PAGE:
Kaiserdamm (Berlin U-Bahn)
Kaiserdamm is a Berlin U-Bahn station located on the U 2. It is linked to the Berlin S-Bahn station of Messe Nord/ICC. Opened in 1908, this station was built by A. Grenander. In 1936, it was renamed to Kaiserdamm/Messedamm. However, protests from the people living nearby led to another change to the former name. Messe Berlin International Congress Centrum Berlin Zentraler Omnibus-Bahnhof
Mohrenstraße (Berlin U-Bahn)
Mohrenstraße is an underground railway station in the German capital city of Berlin. It is located on the U 2 line in the district of Mitte; the original station designed by Alfred Grenander opened on 1 October 1908 on the new branch from Potsdamer Platz to Spittelmarkt. It was called Kaiserhof after a nearby grand hotel on the Wilhelmplatz square, it was rebuilt in the course of the 1936 Summer Olympics and damaged in World War II on 3 February 1945. When East Berlin fell under communist administration after the Second World War, the Wilhelmplatz square as well as the station were renamed on 18 August 1950 to Thälmannplatz, after the communist leader Ernst Thälmann. With the erection of the Berlin Wall from 13 August 1961, the line ceased to run between East and West Berlin and the station became the terminus of the line in East Berlin; because the square was overbuilt by a housing estate and the Czechoslovakian Embassy, on 15 April 1986 the station was renamed Otto-Grotewohl-Straße, the name of the Wilhelmstraße at that time, after the politician Otto Grotewohl.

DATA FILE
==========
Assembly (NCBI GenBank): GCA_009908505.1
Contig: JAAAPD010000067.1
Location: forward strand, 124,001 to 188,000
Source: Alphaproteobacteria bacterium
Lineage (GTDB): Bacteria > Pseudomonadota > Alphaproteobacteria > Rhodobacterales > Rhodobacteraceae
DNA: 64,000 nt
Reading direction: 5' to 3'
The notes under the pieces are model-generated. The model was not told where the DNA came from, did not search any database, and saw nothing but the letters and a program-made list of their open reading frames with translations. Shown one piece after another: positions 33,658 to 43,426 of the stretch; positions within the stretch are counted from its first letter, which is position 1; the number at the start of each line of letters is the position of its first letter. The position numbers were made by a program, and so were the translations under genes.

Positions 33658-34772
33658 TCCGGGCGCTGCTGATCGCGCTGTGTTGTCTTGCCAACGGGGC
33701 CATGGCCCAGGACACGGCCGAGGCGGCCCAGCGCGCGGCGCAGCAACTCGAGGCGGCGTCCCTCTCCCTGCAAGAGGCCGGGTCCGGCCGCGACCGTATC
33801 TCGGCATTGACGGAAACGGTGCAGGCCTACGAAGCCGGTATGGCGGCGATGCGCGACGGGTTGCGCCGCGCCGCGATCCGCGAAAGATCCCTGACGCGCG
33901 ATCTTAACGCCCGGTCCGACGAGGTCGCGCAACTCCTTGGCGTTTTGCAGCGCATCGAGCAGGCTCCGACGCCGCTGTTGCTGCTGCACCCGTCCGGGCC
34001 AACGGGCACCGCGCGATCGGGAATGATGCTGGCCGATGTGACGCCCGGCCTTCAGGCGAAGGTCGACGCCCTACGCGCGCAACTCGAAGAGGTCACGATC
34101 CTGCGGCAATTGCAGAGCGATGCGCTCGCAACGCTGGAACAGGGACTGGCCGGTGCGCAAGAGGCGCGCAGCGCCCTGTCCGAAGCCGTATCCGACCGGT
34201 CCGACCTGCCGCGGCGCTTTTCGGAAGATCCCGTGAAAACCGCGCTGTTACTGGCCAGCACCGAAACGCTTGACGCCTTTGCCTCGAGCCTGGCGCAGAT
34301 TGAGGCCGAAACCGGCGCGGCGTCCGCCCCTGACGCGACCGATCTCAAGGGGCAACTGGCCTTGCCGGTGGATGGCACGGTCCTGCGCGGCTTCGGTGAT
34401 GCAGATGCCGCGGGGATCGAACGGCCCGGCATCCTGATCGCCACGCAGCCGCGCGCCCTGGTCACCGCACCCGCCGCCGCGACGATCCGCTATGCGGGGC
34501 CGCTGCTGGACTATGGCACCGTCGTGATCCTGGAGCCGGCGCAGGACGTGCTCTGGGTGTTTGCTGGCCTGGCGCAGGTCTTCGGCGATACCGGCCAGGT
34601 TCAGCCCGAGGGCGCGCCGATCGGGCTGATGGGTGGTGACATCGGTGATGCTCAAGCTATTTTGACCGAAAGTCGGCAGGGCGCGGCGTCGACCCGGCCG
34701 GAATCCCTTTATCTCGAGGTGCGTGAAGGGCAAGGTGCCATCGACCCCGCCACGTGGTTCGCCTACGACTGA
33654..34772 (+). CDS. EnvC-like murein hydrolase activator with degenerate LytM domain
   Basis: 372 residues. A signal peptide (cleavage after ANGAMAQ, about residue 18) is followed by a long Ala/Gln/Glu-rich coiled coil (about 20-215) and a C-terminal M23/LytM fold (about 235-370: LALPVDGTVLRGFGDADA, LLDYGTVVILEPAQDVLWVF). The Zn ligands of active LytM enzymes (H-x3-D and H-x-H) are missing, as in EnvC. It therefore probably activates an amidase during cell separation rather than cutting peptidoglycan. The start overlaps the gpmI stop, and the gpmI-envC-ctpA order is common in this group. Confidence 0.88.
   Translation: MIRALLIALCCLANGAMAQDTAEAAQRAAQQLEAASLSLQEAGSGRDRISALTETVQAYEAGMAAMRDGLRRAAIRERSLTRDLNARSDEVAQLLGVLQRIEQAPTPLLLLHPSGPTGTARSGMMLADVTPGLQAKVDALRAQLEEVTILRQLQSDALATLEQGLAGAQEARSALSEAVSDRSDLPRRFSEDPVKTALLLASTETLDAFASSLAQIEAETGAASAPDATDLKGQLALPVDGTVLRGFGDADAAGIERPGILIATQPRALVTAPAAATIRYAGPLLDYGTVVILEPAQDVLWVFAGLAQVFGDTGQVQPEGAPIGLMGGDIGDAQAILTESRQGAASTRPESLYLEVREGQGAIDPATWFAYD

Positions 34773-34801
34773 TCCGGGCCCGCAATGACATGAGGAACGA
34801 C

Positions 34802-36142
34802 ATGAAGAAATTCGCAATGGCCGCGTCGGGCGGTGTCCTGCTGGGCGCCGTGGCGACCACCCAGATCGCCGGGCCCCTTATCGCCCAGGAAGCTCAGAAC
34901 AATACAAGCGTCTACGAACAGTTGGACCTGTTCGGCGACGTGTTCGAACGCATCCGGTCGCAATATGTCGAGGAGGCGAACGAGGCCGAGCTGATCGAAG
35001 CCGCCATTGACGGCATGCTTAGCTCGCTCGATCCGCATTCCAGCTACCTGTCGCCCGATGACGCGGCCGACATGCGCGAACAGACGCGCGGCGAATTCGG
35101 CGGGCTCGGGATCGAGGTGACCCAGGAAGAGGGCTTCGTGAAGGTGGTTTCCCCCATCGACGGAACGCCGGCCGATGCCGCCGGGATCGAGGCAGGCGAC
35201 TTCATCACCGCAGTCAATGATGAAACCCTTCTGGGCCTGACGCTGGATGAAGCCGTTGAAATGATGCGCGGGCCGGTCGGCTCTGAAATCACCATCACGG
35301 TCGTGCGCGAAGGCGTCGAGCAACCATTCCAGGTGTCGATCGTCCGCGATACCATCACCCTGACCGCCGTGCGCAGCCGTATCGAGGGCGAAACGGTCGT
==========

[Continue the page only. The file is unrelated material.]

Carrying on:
On 3 October 1991, following German reunification, the station was renamed Mohrenstraße. The line was reconnected on 13 November 1993 and reconfigured, forming a new U2 line between Vinetastraße in the east and Ruhleben in the west. There was a longstanding belief that the red limestone used in the 1950 redesign of the station consisted of re-used claddings from the interior of Adolf Hitler's Reich Chancellery, standing close to the station. According to the East Berlin newspapers Neues Deutschland and Berliner Zeitung from 19 August 1950, the marble for the newly renovated station was delivered directly from quarries in Thuringia. In more recent times, petrographic research confirmed this origin of the material